Some Castro Quirks
Cuba has a lot of strange rules, oddities, etc. Most of these are Castro quirks; the natural result of a small socialist country dictating the actions of all its citizens. Here are a few as reported by The Big Story AP. See my page on Cuba Perplexities for more of the same.
HAVANA (AP) — Fidel Castro changed the flavor of the milk Cuban children drink at breakfast. He filled Cuban kitchens with energy-saving rice cookers, and he gave a two-hour lesson in their use live on national television.
He even changed the nation’s lightbulbs, launching a nationwide campaign to replace incandescent bulbs with fluorescents that cast a pallid white light in Cuban homes to this day.
Castro, who died Friday night at 90, gained global stature with grand visions: confronting the United States; building universal health care and education; sending Cuba’s doctors to heal the Third World’s sick and its soldiers to fight alongside socialist allies from Vietnam to Angola.
At home, he expended vast quantities of time and energy remaking the minutest aspects of life in the country he ruled for nearly 50 years. Obsessive, restless, fixated on details, Castro is being remembered by many Cubans for his decades of smaller-scale, often quixotic initiatives to implant Soviet-style central planning on an unruly and improvisational Caribbean island.
Ten years after Castro turned power over to his brother Raul, the artifacts of his time in command still feature in the daily lives of average Cubans, particularly those related to Castro’s passions for agricultural productivity and energy-saving. Millions of Cubans still depend on the pale-blue ration book that once provided a month’s worth of free food, reduced today to about 15 days of rice, beans, eggs, chicken, cooking oil, salt and sugar.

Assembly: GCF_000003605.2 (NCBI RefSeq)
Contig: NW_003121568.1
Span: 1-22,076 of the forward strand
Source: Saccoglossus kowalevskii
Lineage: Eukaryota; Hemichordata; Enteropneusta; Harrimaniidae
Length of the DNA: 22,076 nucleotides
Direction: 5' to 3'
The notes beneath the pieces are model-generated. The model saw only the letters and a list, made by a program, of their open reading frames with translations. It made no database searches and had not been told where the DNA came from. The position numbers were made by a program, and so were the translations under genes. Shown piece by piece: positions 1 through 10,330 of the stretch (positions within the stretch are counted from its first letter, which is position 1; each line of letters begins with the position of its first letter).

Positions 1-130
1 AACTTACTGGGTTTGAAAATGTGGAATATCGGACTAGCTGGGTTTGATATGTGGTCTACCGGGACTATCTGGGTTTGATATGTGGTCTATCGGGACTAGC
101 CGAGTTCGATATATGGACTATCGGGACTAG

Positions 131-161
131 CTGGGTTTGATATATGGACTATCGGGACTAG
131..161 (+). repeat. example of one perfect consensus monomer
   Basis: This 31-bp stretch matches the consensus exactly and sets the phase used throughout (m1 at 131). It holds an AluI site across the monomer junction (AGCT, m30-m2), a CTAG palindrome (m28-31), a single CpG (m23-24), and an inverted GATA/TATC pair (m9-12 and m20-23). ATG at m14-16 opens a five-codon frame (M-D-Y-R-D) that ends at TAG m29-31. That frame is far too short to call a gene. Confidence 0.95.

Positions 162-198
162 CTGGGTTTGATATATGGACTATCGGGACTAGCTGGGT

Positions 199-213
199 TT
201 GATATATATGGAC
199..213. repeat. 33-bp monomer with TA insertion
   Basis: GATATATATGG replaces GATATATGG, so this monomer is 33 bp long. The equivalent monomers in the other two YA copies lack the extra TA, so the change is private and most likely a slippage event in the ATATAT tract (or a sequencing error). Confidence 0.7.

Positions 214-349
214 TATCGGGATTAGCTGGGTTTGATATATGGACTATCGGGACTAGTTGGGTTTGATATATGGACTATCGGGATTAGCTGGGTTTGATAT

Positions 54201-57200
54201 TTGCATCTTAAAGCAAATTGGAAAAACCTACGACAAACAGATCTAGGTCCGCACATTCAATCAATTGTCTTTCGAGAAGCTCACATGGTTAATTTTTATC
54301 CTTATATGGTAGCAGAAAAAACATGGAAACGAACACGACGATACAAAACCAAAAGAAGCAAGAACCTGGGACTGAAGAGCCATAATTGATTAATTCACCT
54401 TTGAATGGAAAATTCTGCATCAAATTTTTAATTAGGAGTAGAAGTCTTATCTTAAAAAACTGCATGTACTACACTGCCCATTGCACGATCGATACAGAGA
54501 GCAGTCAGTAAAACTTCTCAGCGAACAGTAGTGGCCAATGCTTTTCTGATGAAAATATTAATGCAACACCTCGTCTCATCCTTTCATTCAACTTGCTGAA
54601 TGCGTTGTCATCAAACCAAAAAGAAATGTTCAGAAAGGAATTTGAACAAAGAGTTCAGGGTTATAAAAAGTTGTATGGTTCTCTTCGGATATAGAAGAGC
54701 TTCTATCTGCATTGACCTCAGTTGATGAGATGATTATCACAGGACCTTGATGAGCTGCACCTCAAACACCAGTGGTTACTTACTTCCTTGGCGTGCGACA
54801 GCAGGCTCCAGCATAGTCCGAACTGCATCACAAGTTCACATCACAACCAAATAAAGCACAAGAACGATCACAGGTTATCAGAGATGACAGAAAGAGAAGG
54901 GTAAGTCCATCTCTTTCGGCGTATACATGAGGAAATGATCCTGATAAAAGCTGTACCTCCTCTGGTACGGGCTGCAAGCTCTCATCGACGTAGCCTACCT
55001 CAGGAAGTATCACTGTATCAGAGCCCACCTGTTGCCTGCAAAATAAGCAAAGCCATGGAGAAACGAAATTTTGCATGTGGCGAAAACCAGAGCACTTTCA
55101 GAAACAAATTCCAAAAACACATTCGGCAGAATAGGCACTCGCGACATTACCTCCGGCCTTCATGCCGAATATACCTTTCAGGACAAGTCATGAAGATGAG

In November 2005, Castro tried to persuade his countrymen to also feed their children “chocolatin,” a mix of powdered milk and cocoa distributed to families in 200-gram (seven-ounce) bags.
To this day, it’s hard to find a Cuban child who doesn’t ask for chocolate-flavored morning milk, itself a legacy of Castro’s pledge to give every Cuban under age 7 one liter of milk every day.
In 1961, two years after Castro’s revolution won power, the new Cuban government launched an ambitious campaign to stamp out illiteracy. Some 250,000 volunteer teachers, many of them young women, fanned out across the country, especially in rural areas where access to education was spotty and the need was greatest. In the space of a year, about 700,000 people learned to read and write, said “Maestra,” a documentary that explores the initiative’s history. Today, Cuba reports a literacy rate of 99.8 percent, on par with the most developed nations in the world.
In 1960, Castro launched the Committees for the Defense of the Revolution, neighborhood watch groups given the job of implementing social welfare projects and natural disaster assistance, looking out for the elderly and organizing modest block parties. They also serve as the government’s eyes and ears, networks of informants that enforce compliance and watch for suspicious activity such as political dissidence or an illegal satellite hookup. The committees are so ubiquitous that just about everyone in Cuba, especially in the cities, still lives within sight of the home of a committee member.
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